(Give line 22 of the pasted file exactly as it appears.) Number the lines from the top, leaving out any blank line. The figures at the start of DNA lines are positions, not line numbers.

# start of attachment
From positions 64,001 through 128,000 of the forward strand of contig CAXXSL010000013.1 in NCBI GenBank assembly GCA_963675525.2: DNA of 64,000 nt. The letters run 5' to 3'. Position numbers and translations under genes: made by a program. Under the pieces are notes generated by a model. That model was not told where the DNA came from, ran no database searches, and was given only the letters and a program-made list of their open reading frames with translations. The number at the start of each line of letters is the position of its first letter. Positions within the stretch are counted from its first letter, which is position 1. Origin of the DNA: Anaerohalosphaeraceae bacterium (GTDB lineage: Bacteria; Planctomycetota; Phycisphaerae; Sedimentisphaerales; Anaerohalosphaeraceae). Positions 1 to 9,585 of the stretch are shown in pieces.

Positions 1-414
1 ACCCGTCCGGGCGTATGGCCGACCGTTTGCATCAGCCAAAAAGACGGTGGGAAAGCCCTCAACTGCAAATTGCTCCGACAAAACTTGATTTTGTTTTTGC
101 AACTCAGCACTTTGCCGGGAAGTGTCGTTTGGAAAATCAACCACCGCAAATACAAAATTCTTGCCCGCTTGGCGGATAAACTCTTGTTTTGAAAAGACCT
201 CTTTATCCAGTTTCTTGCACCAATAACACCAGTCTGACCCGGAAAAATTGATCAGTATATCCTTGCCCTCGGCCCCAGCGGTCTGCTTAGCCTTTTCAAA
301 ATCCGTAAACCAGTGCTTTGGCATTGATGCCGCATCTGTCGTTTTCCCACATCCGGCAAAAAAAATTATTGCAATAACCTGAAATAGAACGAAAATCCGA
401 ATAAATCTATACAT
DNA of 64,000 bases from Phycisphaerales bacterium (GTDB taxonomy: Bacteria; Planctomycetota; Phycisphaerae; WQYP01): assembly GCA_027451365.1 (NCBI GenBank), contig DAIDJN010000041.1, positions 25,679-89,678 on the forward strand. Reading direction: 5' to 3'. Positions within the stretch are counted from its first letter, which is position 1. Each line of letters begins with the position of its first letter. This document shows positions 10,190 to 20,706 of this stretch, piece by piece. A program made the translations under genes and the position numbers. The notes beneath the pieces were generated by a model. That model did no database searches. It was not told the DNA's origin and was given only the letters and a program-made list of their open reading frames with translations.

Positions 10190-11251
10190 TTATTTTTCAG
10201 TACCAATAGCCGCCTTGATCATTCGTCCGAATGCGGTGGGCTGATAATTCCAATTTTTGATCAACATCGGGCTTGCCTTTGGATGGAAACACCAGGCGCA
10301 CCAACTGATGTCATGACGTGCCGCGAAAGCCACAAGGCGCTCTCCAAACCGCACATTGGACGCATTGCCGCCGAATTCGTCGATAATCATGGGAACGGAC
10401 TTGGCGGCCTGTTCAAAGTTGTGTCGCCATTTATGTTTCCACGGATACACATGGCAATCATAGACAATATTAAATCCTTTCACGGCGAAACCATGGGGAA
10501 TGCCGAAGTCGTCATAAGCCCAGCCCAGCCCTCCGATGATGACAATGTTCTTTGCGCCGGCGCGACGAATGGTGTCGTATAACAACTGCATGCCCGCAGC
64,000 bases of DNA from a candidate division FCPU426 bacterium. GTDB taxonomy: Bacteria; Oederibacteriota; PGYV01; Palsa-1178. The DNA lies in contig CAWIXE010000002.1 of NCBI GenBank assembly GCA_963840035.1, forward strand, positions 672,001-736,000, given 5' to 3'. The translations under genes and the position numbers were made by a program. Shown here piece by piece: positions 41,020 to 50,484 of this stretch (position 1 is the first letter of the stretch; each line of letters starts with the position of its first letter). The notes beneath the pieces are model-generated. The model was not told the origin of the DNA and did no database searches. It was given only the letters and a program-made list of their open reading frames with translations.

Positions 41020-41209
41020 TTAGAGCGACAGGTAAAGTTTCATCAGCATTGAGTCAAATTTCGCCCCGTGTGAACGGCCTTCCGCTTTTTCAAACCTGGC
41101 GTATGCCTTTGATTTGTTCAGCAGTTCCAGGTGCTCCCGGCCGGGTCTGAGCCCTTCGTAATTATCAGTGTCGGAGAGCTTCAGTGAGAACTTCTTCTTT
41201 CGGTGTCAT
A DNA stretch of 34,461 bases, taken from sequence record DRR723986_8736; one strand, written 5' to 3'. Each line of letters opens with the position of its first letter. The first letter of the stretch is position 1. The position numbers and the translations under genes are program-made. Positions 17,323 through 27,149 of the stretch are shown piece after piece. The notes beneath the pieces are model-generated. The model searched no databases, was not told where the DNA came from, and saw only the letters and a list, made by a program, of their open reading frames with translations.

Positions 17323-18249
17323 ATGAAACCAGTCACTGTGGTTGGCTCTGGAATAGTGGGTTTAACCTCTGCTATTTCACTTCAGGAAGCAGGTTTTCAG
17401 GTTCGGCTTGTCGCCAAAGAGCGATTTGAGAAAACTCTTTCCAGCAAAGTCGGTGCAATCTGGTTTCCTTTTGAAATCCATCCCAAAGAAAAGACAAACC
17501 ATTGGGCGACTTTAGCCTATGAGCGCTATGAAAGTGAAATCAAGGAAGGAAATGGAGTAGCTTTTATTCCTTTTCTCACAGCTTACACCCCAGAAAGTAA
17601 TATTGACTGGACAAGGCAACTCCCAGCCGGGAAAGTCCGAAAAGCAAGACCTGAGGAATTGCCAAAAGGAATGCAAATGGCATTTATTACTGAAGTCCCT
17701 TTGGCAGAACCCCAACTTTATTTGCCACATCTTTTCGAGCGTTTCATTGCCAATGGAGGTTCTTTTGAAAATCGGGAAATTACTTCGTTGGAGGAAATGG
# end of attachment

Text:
17323 ATGAAACCAGTCACTGTGGTTGGCTCTGGAATAGTGGGTTTAACCTCTGCTATTTCACTTCAGGAAGCAGGTTTTCAG